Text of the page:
Cart 0

A personal account

The following is an exclusive account by writer Gillian Tindall, who met Norman Lloyd personally in the 1970s in France and without whom we probably would not know anything about Lloyd's life in France. We are vey grateful for her personal contribution.

Gillian Tindall has had a long career, initially as a novelist and journalist, but also as a biographer and, in the last twenty years, as a specialist in `micro histories’ centred on place. Her prize-winning work Celestine also won her the award of Chevalier de l’Ordre des Arts et des Lettres from the French government, and she has won other literary prizes for earlier books including the Somerset Maughan Award. She is a Fellow of the Royal Society of Literature.

Norman Lloyd was over eighty when I first got to know him in central France, in the early-to-mid 1970s. His first contact with France was as a soldier in the First World War in 1916. I believe he was wounded in that war, though not to any lasting ill-effect. He seems to have retained an interest in France, and some contacts there, probably through his career as an artist, since he was apparently in France late in the Second World War: at any rate he was in Paris after the Liberation (ie in the autumn of 1944) in what has been described to me as a 'liaison job'. This can hardly have involved much linguistic skill, since his French was learnt entirely by ear and was always rudimentary.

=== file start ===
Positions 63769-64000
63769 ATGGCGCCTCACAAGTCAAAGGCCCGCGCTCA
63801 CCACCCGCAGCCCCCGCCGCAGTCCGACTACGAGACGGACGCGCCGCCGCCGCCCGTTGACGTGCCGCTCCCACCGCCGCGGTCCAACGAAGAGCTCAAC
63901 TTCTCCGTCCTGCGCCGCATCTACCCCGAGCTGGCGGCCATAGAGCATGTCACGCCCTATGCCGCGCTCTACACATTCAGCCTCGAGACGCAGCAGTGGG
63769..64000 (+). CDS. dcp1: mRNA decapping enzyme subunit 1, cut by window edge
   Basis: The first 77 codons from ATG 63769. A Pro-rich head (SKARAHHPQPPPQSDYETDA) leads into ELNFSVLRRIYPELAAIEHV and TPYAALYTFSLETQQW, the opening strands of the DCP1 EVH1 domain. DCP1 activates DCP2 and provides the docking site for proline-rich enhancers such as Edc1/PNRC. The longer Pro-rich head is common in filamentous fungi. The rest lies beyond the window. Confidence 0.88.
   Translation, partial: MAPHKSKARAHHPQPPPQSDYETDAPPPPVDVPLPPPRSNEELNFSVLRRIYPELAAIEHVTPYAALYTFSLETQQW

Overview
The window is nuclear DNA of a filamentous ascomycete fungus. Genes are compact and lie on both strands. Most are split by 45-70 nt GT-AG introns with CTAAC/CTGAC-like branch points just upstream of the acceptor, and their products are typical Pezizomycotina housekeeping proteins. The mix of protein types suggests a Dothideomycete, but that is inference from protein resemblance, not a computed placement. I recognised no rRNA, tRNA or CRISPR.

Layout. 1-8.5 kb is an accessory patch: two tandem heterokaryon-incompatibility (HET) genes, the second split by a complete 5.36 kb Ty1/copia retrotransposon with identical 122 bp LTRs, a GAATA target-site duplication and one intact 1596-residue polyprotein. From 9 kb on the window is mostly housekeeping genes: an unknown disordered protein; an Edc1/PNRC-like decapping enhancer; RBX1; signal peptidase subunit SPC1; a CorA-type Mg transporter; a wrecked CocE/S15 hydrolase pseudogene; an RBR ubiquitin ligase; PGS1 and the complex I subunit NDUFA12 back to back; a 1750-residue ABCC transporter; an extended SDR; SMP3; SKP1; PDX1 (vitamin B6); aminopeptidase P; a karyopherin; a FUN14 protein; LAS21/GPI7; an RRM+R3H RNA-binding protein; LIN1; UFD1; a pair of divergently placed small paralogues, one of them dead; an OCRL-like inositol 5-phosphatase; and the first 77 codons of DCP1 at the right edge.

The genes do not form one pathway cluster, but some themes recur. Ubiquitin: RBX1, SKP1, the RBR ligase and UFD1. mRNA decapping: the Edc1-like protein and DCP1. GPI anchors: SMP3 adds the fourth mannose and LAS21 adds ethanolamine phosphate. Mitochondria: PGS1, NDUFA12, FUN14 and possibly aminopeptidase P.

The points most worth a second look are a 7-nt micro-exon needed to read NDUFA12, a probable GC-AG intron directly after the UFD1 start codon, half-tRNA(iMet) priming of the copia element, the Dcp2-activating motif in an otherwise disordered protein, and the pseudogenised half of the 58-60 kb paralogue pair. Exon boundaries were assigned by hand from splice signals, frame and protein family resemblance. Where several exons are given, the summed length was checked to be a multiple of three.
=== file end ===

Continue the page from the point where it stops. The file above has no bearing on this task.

However, it was in Paris that he met a lady, no longer in the flush of youth herself, with whom he formed a lasting attachment that was to shape the course and setting of the rest of his life. This was Marie-Zenaide Robin, always known as Zenaide. She had a secretarial or clerking job in Paris in the vast, all-pervading French civil service that is known collectively as The Administration. She had been living for many years in a little flat overlooking the Place Dauphine on the tip of the Ile de la Cite by the Pont Neuf, in the heart of ancient Paris.